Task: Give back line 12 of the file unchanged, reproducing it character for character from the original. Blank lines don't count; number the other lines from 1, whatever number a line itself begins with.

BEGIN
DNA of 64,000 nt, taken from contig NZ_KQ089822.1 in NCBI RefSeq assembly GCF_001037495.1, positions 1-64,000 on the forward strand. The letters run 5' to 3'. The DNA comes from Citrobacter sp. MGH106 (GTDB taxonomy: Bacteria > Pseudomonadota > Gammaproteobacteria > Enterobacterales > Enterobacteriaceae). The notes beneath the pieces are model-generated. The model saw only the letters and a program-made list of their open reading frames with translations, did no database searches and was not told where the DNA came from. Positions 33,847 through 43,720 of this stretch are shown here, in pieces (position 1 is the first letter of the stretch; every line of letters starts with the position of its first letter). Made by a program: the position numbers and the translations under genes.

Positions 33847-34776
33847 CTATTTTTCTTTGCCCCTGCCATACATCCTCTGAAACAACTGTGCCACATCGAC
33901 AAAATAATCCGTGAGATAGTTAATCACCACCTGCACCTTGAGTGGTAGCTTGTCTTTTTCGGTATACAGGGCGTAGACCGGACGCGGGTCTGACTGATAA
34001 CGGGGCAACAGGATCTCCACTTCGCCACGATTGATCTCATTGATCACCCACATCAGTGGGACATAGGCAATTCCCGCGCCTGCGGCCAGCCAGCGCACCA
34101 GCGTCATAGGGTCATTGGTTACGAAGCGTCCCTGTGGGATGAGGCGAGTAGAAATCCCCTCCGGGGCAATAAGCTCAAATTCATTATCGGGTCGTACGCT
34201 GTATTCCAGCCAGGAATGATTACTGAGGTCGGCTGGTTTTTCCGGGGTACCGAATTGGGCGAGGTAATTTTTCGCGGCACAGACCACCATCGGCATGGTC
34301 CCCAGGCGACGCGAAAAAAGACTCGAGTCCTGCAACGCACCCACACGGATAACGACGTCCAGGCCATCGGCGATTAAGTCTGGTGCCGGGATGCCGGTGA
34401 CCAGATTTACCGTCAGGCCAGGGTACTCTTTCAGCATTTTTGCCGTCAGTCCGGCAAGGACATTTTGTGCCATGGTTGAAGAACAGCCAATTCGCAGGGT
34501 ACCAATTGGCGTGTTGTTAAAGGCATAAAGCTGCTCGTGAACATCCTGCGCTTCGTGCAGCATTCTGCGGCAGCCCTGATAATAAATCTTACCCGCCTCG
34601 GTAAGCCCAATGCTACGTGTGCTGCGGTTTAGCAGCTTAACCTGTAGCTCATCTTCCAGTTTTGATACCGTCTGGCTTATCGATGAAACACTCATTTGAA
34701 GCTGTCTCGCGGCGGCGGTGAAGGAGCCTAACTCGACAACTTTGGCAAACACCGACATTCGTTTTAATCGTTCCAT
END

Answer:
34701 GCTGTCTCGCGGCGGCGGTGAAGGAGCCTAACTCGACAACTTTGGCAAACACCGACATTCGTTTTAATCGTTCCAT